When I was a child, I thought anything important that happened was shown on the TV news, and anything that wasn’t on the news wasn’t important.
I learned the truth as a teen at a summer journalism camp at Northwestern University (yes, I was a Cherub). We took a field trip downtown to visit a Chicago TV station, and there we watched several people sitting around a table discussing what would be on the news that night. It was all up to them to decide what to report (and what not to report) to the millions of people in Chicagoland. Hmmmm…..
A few years later, I worked as an editor on my college newspaper, where I collected news stories off the wire and we determined which ones were important enough to make the next day’s edition, and which ones weren’t. Hmmmm……
Why don’t they ever cover the women who work hard each day at a job, raising children or both?
What about older women who care for grandchildren, or others in their families and communities? Why are they so rarely noticed?
And I’m reminded once again that those in the media choose not to notice. So it’s up to us to notice such people even though the powerful American media ignore them.
“…whatever is true, whatever is honorable, whatever is just, whatever is pure, whatever is lovely, whatever is commendable, if there is any excellence, if there is anything worthy of praise, think about these things.” (Philippians 4:8)
Happy Valentine’s Day! In order to balance the “love and romance” theme of Valentine’s Day so commonly promoted in our culture, I used to show my Sunday school class a video about St. Valentine. But of course the truth about the holiday is actually much more complex. At any rate, hope you enjoy the day with someone you love.
I spent much of the last part of 2015 working on two quilts that were Christmas gifts (photos to come). I managed to finish them in time but I must have been crazy to put myself under such a deadline. There were several interruptions, including emergency surgery on one of my kids (she’s OK now, thank God), the purchase of a car and a broken part on my sewing machine.
The Christmas season was full of surprises, the best of them being the announcement by our daughter and son-in-law that they’re expecting their first child this summer. We are very excited about this wonderful news! This will be our third grandchild; we were blessed to spend some time over the holidays with our first two bright and gorgeous grandchildren, and they are a delight We Skype with them every week and love it, but there’s nothing like being there in person.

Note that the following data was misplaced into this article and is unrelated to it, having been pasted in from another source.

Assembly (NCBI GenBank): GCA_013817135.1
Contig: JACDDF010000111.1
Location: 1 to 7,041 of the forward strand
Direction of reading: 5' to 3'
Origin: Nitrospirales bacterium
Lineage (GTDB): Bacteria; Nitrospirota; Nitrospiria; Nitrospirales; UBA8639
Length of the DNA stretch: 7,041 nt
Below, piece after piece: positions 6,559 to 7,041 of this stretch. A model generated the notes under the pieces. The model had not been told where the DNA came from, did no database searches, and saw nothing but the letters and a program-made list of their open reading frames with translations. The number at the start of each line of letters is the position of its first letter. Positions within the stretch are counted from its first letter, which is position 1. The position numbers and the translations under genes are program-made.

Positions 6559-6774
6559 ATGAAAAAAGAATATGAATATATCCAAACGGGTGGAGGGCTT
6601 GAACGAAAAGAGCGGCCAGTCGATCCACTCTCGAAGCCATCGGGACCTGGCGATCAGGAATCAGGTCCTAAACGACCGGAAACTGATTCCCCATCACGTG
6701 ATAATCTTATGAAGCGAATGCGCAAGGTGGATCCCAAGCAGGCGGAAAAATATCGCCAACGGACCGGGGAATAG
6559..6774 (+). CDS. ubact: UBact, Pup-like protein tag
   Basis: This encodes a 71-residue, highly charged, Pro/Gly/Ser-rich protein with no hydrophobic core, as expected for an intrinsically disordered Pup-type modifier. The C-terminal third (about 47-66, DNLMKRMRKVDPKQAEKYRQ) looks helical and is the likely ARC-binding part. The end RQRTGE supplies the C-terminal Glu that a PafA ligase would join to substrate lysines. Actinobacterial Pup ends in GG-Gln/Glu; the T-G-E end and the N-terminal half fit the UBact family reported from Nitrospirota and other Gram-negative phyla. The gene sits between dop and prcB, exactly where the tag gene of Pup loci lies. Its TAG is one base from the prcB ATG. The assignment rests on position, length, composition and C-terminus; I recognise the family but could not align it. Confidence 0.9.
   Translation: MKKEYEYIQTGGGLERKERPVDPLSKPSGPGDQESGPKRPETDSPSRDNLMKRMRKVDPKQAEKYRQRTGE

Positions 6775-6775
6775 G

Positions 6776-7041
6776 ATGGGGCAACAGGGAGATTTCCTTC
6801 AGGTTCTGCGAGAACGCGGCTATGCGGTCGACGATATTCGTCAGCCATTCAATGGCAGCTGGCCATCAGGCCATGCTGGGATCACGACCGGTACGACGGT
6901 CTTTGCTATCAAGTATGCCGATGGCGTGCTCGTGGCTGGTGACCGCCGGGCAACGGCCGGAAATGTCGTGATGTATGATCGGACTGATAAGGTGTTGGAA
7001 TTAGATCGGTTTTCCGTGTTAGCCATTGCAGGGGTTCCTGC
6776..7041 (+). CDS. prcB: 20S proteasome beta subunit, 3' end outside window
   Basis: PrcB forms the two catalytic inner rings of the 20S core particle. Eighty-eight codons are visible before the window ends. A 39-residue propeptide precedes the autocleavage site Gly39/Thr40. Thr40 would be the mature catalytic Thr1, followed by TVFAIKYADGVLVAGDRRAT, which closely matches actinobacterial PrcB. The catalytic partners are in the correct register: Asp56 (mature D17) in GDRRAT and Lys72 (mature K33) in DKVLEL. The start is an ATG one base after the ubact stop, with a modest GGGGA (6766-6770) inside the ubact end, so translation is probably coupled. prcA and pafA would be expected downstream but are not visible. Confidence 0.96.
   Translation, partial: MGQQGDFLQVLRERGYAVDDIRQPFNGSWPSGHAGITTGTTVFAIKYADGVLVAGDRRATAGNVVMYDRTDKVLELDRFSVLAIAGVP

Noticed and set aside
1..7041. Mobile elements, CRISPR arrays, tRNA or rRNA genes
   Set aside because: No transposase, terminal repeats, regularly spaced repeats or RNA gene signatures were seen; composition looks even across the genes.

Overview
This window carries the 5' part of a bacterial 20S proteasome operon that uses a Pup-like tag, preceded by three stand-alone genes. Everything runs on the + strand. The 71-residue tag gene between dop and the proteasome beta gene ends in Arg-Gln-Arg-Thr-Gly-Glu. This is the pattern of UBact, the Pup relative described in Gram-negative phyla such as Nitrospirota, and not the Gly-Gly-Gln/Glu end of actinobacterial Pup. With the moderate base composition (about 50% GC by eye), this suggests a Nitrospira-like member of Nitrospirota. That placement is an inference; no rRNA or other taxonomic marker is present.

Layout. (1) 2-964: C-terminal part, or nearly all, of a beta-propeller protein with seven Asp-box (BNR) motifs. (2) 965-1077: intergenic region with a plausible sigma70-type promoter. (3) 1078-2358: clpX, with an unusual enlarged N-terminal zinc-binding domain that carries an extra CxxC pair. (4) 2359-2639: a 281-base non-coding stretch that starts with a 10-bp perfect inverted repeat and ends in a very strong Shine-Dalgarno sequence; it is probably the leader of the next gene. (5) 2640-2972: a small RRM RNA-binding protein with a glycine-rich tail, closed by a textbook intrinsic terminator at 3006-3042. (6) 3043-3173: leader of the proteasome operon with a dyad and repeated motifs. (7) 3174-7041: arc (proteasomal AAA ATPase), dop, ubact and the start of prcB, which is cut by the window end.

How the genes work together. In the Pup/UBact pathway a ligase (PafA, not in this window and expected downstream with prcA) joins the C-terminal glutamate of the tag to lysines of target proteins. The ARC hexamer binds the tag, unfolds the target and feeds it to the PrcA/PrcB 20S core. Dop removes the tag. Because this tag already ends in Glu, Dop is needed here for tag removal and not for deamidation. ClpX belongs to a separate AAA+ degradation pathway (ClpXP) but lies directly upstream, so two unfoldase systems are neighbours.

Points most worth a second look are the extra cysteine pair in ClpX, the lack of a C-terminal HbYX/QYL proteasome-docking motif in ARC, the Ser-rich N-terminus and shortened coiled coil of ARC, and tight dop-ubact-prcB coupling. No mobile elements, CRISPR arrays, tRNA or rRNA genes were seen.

The holidays gave me an opportunity to reconnect with some old friends, which is always nice. Some were also homeschooling parents, so we have much to talk about. I continue to find it interesting that some of their kids are doing very well as adults while others continue to find their way. I mean this in terms of their faith lives, not their work or personal lives, as all seem gainfully employed and/or busy raising their own children. These things are also true of my own children. It appears to me that homeschooling creates wonderful family lives and good educational experiences, but cannot create an adult who handles everything perfectly, no matter what the speakers at homeschool conventions may tell you! That said, it’s a privilege to watch our adult children navigate the world with all of its joys and challenges.
In 2016, I hope to updateLife Prep for Homeschooled Teenagers with additional projects and information. We also have a couple of eBooks in the pipeline at Cardamomthat will hopefully be published this year. And of course, there will be more quilts….and a new baby to love!
I can feel it in the air: it’s a little cooler in the mornings and evenings, and the bright green of the trees is starting to fade to yellow. Fall isn’t far away, and it’s back-to-school time.
Like most people, I went to school as a child, so I grew up thinking September was the time for a fresh start each year. Even after I graduated from college and began working, September was the time when everyone was back in the office after their summer vacations, ready to start work on the new sales campaigns and catalogs.
Once I had children, all of whom I homeschooled, September was still back-to-school time, even if we’d been homeschooling all summer, because the neighborhood kids went back to school and our subdivision became very quiet during the day.
Now my youngest is in his 20s, and it’s been several years since we finished homeschooling. I’d like September to become just another month. But the sign out front of the neighborhood school says “Welcome back!” and the stores are filled with displays of school supplies on sale. There’s no escaping it: even if we’re not back to school, the rest of the world is.